Billionaire Paulson says he's staying the course on gold
BOSTON (Reuters) - Billionaire investor John Paulson told investors on Wednesday he is staying the course on gold even though there may be more short-term volatility in the price of the metal.
The New York-based hedge fund manager has long stuck by his thesis that gold will someday be a powerful hedge against inflation, and it was no different on the investor call he held, two people who listened to the call said.
John Reade, a partner at Paulson & Co, said that the firm, which oversees about $18 billion, is not veering off its course even as he cautioned that there could be more price fluctuations in the short term.
A spokesman for Paulson did not immediately return a call seeking comment.
Paulson held the firm's regularly scheduled quarterly call to speak in more detail about the first quarter, when the bulk of his funds delivered positive returns. That marked an improvement from 2012 and 2011, when his best-known portfolios, the Advantage Funds, chalked up double-digit losses each year, with the Advantage Plus fund losing more than 50 percent in 2011.
Paulson had released his quarterly letter to investors, which included results, three weeks ago. On Wednesday, clients had a chance to ask questions.
Since the end of the first quarter, gold prices have dropped dramatically, raising concerns about Paulson's performance and how he might react to it. However, recent demand for physical gold has been seen as a steadying force and the price has recovered some.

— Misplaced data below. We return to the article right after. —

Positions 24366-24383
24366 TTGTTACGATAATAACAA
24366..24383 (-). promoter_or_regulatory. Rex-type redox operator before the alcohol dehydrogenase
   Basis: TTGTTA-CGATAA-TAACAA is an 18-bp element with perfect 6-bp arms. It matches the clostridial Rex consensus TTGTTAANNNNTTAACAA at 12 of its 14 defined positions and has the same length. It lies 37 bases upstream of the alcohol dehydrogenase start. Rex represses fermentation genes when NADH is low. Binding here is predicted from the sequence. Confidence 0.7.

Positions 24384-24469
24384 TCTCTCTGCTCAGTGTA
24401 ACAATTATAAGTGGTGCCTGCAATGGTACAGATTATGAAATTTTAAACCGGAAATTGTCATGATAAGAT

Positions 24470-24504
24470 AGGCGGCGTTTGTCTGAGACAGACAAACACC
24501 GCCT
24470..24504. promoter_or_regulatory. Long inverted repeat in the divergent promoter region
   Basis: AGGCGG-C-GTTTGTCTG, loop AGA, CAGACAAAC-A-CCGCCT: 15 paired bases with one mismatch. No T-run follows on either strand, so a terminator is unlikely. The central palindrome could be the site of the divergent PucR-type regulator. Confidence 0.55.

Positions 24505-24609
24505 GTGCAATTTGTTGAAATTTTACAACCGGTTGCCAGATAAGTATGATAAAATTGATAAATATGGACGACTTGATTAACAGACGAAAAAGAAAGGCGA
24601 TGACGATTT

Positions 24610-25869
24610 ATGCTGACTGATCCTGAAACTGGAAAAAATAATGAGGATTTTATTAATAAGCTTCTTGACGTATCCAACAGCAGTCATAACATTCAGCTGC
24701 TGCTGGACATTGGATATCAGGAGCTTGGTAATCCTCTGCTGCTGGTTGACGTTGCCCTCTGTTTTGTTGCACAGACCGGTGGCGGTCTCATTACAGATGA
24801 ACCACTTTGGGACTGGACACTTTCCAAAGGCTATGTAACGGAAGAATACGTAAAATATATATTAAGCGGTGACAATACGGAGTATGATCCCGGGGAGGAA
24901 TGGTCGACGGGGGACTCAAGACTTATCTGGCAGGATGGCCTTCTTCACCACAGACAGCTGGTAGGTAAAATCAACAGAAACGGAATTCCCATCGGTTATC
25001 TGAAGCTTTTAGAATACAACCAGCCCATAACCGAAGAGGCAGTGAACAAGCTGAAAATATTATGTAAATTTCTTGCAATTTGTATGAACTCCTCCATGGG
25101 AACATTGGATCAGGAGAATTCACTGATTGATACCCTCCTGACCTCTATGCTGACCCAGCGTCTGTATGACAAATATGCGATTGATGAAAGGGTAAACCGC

Paulson's small gold-oriented fund, which was already down 28 percent in the first quarter, lost more money recently. But Paulson said the bulk of assets belong to Paulson himself, which makes any sort of investor run on the fund highly unlikely.
Paulson's Recovery Fund delivered some of the best returns in the industry, with a 14 percent return during the first quarter. Also, news on mergers has recently been positive for the firm.
The investor became one of the most closely watched fund managers after he earned billions in 2007 by betting against the overheated housing market.
(Reporting by Svea Herbst-Bayliss; Editing by Dan Grebler)
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